R.I.P., Robert Steinberg

Dr. Robert Steinberg, cofounder of Scharffen Berger Chocolate Maker, died last Wednesday after a protracted battle with lymphatic cancer. He was 61.

Tributes to Steinberg have since been appearing all over the Web. A memorial page has been established that collects most of them. The reminiscences paint a picture of a passionate man who was dedicated to perfecting whatever he put his hand to. Trained as a medical doctor, Steinberg gave up his family medicine practice about 20 years ago after his cancer diagnosis. His sister, Nancy Steinberg, told the San Francisco Chronicle, “He thought about his life and re-evaluated his decisions because he realized he would be ill. He knew he wanted to do something with food because he had always loved cooking.” American chocolate had not yet undergone the renaissance then occurring with wine and coffee, and Steinberg thought the country was ready. He partnered with past patient and successful winemaker John Scharffenberger, and the company was born.

David Lebovitz reminisces about meeting Steinberg around the time he started experimenting with chocolate, in a “barren parking lot in a scruffy section of San Francisco,” and tasting “a small nugget of something dark, sticky, and melted” that Steinberg pulled out of his pocket. “When I stuck my finger in,” Lebovitz recalls, “then put it in my mouth, there was an explosion of flavor: dark and roasty, only slightly sweet, and very rich. It was pure chocolate, but unlike any other that I’d tasted before.”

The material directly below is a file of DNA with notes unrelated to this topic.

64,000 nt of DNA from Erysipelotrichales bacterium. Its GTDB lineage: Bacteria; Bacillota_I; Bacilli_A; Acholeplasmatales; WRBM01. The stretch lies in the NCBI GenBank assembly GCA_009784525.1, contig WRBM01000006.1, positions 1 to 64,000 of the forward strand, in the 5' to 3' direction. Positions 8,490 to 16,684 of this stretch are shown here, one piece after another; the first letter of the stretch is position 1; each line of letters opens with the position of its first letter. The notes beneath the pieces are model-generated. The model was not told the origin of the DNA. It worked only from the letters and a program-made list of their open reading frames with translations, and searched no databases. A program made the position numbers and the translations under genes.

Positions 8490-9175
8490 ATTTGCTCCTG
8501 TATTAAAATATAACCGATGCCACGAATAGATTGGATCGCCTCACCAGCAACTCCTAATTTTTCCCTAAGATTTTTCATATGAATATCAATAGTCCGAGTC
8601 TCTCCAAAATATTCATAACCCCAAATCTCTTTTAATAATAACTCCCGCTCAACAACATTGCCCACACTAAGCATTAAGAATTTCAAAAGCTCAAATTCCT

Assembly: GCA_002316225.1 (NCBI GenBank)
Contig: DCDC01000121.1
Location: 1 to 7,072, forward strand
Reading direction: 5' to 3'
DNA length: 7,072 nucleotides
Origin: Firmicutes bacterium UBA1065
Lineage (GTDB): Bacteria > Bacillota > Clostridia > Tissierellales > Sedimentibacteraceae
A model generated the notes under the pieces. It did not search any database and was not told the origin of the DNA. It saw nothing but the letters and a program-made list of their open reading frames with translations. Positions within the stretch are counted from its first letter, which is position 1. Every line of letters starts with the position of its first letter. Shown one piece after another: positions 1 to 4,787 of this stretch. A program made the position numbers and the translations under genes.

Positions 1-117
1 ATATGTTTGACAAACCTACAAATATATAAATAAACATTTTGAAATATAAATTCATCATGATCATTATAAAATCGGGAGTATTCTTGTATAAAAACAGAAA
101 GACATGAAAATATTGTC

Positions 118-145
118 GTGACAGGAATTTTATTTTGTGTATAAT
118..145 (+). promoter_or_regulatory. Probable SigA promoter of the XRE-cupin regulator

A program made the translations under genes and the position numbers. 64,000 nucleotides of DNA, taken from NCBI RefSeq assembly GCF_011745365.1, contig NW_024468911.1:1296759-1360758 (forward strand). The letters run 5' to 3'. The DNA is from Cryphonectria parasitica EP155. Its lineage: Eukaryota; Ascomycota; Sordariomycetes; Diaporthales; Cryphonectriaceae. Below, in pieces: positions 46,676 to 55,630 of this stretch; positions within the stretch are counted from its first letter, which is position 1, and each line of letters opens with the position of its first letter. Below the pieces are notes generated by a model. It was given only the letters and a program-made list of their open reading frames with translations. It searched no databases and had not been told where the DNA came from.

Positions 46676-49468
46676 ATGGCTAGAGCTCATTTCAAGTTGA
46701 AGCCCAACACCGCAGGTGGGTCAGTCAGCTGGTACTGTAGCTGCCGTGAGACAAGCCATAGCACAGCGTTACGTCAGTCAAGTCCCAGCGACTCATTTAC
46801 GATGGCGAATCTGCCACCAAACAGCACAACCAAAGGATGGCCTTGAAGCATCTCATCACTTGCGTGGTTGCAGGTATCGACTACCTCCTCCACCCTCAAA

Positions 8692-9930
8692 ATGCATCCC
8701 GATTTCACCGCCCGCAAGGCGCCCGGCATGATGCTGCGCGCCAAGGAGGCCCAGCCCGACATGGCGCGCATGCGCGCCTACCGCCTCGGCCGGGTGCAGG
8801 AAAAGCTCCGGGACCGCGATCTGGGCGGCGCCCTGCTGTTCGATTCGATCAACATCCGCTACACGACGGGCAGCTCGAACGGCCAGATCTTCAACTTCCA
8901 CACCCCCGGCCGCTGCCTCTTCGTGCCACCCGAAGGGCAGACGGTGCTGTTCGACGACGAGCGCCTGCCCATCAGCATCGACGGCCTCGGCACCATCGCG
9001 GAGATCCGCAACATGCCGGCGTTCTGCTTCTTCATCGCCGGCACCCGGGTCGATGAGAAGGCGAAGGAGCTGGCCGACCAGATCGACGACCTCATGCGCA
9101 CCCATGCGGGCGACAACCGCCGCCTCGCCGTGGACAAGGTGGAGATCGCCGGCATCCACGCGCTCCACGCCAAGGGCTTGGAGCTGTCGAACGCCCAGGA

Scharffen Berger chocolate proved to be a hit with home bakers, who were seeking a richer, more European taste for their desserts, writes Ed Levine at Serious Eats. Where Scharffen Berger went, more artisan chocolate makers followed.

After Hershey bought Scharffen Berger in 2005, Steinberg turned to helping cacao farmers in Ecuador, Nicaragua, and Honduras grow higher-quality beans and get a fair market price.

“If it wasn’t for Robert, the chocolate aisle in America would be a much sadder place than it is today,” Lebovitz writes.

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